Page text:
For example, if you’re building an Order Management application, it would typically consist of order placement, modification & cancellation; inventory check-in/out; and payment processing. The different stakeholders would be the inventory manager, the customer, the delivery team etc.
Every four years, the entire world has a single time zone. Yes, we are talking about the FlFA World Cup 2014.
A week past into the biggest sports carnival on earth, the race to the title is wide open. We have seen some interesting matches. We were captivated by that 37 kilometers per hour run by Arjen Robben, the fastest sprint by a footballer. We were astonished to see the 4-0 routing of Portugal at the hands of Germany. At this stage of the tournament, some favorites like Germany and Netherlands have established their strength and look well settled while some others are yet to gain momentum. The defending champion has been eliminated and all are eager to see how the tournament progresses.
With the football fever at its peak, we don’t want you to miss a single moment of the World Cup. The football fans in our team have created a gadget that will help you stay tuned to all the World Cup action. The gadget was created on Zoho Sheet using its various features. It was fun to create and we hope you have as much fun with it as we did when we were creating it.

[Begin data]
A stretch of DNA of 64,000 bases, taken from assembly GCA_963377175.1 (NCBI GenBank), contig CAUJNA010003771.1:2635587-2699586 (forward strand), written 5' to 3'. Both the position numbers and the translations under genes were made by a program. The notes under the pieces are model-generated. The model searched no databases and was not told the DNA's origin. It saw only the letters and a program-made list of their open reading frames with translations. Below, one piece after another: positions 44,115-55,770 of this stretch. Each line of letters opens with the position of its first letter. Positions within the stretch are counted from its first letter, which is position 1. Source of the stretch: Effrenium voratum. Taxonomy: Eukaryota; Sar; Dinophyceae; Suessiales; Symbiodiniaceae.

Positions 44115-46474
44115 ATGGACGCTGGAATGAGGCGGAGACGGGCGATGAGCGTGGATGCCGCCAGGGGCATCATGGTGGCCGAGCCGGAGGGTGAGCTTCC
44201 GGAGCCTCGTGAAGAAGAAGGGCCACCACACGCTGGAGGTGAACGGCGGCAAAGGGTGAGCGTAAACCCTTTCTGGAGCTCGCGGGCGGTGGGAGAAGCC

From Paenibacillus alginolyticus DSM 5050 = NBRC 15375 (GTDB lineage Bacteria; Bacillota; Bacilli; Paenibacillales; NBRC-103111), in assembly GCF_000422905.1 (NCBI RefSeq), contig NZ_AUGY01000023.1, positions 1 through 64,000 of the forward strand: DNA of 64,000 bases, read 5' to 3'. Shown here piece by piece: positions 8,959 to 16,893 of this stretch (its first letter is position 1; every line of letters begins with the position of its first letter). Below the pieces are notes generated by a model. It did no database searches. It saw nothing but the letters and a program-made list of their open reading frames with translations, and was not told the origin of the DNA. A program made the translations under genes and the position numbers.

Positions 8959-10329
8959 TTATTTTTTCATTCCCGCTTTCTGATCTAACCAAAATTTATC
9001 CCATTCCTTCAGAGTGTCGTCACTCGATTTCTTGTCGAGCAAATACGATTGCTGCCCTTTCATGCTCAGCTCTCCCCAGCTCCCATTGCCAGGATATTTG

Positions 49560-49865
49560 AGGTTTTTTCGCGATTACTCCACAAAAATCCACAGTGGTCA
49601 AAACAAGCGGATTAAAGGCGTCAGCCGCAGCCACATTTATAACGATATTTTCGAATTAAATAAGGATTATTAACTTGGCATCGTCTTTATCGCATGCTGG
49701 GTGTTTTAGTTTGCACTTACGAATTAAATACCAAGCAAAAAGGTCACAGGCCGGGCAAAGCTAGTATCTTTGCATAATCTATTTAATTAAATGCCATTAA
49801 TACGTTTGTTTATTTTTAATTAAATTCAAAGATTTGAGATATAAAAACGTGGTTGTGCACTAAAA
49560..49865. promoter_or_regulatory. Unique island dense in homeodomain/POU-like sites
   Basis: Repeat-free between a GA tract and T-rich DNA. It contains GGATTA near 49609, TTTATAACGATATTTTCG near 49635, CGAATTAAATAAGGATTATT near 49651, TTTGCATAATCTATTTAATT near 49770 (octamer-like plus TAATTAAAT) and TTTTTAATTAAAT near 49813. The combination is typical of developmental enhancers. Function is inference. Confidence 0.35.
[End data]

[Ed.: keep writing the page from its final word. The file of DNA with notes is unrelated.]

“You can lead a horse to water,
but you can’t make it drink.”
You have designed a great survey. You have considered your target audience carefully. Now there is just one little problem: How do you get your target audience to actually complete the survey? If it acts like a chore, it feels like a chore, then it must be a chore. Getting a human being to pay attention to perceived chores is a lot harder than getting horses to drink (or may be we just underestimate horses!)
So how do we solve that problem? There is no silver bullet – we have to test, test and test.
When I meet small business owners and tell them about my work with social media, a lot of them ask me how they should be using social media to grow their business. Before I answer that question, I usually ask them about what they’re already doing. The responses are often along the lines of:
“We have a Twitter handle and a Facebook page”
“I setup a Google+ page for my business!”
At this point, I have to ask them: But did you start by listening?
Listening is the most basic and the most underrated social media activity for any small business. And it’s important to start listening even before you decide which social networks to focus your business presence on.
Step 1: Know where your audience is.
If you’re ready to build a community online, the first thing you should do is figure out where your audience is.
Spend time listening on a few networks. Listen to discussions around industry trends, look for relevant keywords and conversations around your business and your competitors.
For instance, if I were running a local pizzeria, I’d listen to conversations about good food in and around town. I’d figure out where these conversations happen most often. I’d also check out a few specific foodie networks (such as Epicurious, Foodily or Open Source Food) to see if they are more popular among foodies in my city.
Once I have some idea which networks my business can benefit from, I’d focus my efforts there. Read more